Procedure adds stability, may abolish post-operative arthritic knee pain
AUBURN HILLS, Mich., April 22 /PRNewswire-FirstCall/ -- A new, more effective surgery to repair a common sports-related knee injury, the torn ACL (anterior cruciate ligament), is now available in Michigan.
"This innovative technique more accurately recreates an ACL's normal anatomy," explains Dr. John Samani, M.D. "We believe this procedure also stabilizes the knee to a degree never seen before with traditional ACL reconstruction."
Samani, and his partner, Dr. Thomas Perkins, D.O., successfully began performing anatomic double-bundle ACL reconstruction earlier this year through their Michigan Knee and Shoulder Institute in Auburn Hills after returning from an international symposium led by top surgeons from around the world who regularly perform the double-bundle procedure.
The normal ACL is composed of two bundles that perform distinct functions to control knee stability and rotation. The double-bundle procedure reconstructs both bundles in the ACL. The traditional approach reconstructs only the injured bundle.
The double-bundle procedure has been used in Europe for nearly a decade and has been under study in the United States since 2002. Samani and Perkins were two of only a handful of physicians from the Midwest to attend the symposium and then utilize the technique at their sports-medicine practice here in metro Detroit.
ACL tears, among the most common sports-related knee injuries for both males and females, happen when the ACL is stretched beyond the normal elasticity range. More than 200,000 ACL tears occur each year in the United States. The highest incidence is in individuals between 15 and 25 years old who participate in pivoting sports, such as soccer and football. Injuries also occur with significant frequency in middle-aged athletes. They have reached almost epidemic proportions in young female athletes, adds Samani.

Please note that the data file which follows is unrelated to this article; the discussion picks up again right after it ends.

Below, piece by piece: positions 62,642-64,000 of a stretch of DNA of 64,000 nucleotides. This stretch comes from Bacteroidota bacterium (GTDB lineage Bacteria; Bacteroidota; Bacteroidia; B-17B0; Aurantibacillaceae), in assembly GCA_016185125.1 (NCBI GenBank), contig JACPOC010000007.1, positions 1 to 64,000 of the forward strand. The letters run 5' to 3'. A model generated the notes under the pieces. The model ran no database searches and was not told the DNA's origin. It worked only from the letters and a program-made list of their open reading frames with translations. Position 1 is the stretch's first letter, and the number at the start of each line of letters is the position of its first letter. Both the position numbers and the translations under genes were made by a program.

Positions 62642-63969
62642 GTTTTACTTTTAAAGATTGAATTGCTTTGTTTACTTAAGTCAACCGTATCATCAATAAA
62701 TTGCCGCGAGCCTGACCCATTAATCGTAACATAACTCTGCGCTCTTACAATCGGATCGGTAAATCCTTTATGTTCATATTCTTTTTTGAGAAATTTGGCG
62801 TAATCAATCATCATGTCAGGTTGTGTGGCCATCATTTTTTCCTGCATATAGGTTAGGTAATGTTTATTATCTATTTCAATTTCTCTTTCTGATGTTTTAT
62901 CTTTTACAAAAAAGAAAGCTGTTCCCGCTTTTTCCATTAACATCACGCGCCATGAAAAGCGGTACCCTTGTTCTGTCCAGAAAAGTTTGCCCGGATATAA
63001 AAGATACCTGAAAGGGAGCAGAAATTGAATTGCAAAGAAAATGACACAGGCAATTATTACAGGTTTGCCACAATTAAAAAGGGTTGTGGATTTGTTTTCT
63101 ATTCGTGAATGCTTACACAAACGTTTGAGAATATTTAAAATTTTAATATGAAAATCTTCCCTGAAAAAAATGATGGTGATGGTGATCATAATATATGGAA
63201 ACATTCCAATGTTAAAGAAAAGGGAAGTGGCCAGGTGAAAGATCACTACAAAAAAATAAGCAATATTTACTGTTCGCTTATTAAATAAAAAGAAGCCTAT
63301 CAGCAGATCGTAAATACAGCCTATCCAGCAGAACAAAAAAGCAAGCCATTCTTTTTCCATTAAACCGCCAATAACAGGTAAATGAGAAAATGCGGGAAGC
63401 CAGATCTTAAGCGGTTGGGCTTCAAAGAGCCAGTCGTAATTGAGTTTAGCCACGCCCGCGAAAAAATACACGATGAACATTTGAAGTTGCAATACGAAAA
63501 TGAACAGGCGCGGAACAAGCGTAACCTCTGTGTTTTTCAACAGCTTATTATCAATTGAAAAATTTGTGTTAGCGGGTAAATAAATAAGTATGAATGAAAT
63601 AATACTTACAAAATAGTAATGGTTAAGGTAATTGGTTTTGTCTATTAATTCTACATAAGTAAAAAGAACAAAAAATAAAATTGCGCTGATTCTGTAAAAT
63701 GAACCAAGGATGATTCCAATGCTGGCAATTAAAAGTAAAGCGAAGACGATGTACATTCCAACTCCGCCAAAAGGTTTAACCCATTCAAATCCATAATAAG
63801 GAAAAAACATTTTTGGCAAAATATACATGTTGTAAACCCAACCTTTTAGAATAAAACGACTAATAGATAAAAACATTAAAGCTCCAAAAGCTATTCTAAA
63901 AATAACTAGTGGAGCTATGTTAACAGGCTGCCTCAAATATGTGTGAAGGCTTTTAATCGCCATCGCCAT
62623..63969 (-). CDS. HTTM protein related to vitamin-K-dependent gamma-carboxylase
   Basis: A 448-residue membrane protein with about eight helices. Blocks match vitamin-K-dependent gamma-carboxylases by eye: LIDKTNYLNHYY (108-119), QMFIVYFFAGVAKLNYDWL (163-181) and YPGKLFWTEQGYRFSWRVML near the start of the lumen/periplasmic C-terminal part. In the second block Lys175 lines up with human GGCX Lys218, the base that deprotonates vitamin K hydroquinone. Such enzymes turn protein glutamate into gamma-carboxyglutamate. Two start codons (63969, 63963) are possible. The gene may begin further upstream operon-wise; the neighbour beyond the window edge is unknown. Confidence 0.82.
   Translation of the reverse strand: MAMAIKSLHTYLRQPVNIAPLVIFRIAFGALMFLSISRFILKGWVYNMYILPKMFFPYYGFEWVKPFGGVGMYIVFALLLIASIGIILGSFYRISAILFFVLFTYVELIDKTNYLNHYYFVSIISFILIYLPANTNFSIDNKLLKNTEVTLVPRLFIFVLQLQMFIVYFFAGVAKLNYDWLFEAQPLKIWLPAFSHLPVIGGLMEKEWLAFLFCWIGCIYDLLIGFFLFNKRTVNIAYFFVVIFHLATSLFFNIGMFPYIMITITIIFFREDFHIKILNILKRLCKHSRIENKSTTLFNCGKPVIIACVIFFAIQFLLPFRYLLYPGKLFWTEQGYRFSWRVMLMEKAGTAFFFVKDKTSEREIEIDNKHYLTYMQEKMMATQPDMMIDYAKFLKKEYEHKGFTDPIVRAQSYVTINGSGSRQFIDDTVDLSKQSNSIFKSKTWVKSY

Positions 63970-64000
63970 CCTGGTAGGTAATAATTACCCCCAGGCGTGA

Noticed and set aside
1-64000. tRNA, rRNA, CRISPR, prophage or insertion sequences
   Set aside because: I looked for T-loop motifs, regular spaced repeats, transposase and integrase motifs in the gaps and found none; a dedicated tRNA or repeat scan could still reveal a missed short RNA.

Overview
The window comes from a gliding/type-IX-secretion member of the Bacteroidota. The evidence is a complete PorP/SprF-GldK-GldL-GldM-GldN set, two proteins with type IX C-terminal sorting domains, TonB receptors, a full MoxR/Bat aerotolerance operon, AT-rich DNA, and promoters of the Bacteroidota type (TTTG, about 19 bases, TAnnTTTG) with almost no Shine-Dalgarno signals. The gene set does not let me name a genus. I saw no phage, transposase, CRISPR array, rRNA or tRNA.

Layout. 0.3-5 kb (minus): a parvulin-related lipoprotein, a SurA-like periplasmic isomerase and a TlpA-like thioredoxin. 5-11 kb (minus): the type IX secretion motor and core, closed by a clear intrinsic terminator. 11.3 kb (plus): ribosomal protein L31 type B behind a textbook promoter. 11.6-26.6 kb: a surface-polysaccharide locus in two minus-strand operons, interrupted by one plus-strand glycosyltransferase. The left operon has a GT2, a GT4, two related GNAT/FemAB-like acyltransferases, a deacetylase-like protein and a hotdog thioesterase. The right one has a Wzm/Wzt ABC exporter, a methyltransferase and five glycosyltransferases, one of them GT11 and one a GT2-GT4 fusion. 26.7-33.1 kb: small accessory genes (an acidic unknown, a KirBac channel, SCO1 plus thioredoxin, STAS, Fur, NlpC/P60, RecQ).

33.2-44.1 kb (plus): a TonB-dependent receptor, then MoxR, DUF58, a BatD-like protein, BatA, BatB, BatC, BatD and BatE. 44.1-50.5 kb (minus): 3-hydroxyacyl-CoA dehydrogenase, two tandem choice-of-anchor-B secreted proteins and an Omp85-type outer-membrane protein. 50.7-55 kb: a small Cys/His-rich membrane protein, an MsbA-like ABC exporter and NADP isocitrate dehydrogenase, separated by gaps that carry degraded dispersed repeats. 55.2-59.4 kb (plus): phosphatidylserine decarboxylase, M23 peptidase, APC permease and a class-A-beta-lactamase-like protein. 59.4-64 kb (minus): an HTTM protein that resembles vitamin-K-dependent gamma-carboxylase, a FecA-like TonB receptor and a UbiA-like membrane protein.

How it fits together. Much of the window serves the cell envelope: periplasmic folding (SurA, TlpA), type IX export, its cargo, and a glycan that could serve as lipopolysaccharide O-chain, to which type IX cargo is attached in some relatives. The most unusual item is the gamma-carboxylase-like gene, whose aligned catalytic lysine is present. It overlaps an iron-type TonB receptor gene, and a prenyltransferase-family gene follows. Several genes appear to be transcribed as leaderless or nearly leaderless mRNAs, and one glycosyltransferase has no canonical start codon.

The vast majority of orthopedic surgeons in the country currently use a surgical technique that reconstructs only one of the ACL's two anatomic bundles - even though an injury to the knee disrupts both bundles, causing a complex ACL instability. Recent studies suggest that the single-bundle technique inadequately controls this instability, so those undergoing the single-bundle surgery complain the knee never feels as stable as it did before the injury and reconstruction.
Even more crucial, about 90 percent of athletes who undergo traditional single-bundle ACL surgery develop significant arthritic changes in the knee within 10 years.
In contrast, the double-bundle surgery restores both ligaments to their original anatomic structures, allowing each ligament to better perform its unique function in giving the knee forward movement and rotational stability.
"Double-bundle reconstruction is like a custom rebuild, more closely restoring the patient's ACL to the way it was before the injury," explains Perkins. "By doing so, we are optimistic we can give athletes a knee that feels more like it did before the injury while hopefully preventing the devastating consequence of arthritis down the road."
Samani and Perkins agree that doing everything possible to stop future arthritis is key. They have performed the double-bundle reconstruction on male and female patients ranging in age from 15 to 45.
The two board-certified orthopedists say they were driven to research more effective ACL surgery techniques after spending years working with college and professional athletes who repeatedly suffered increased post-surgical arthritis rates.
Samani, who worked with three Minnesota pro teams - the Twins, the Vikings and the Timberwolves - while on a sports-medicine fellowship at the University of Minnesota's Sports Medicine Center, is orthopedic consultant for the Twins when they play in Detroit. Perkins worked with Michigan State University varsity athletes while training in East Lansing and remains an MSU athletic consultant. Both doctors are orthopedic consultants for Oakland University and many metro Detroit high schools.
The double-bundle reconstruction, performed by well-trained physicians, provides greater hope for a more complete recovery that takes no longer than it does for the traditional single-bundle procedure, according Perkins.
Because of the complexity of the double-bundle surgery, Samani and Perkins work on each patient as an operating-room team. They view this approach as a new standard in patient care because it minimizes risk.
The doctors perform the double-bundle procedure in several metro Detroit hospitals and surgical facilities, including Beaumont Hospitals, Crittenton Hospital Medical Center, Mount Clemens Regional Medical Center, POH Regional Medical Center, St. Joseph Mercy Oakland, UnaSource Surgical Center (Troy) and Waterford Surgery Center.
|SOURCE Michigan Knee and Shoulder Institute|
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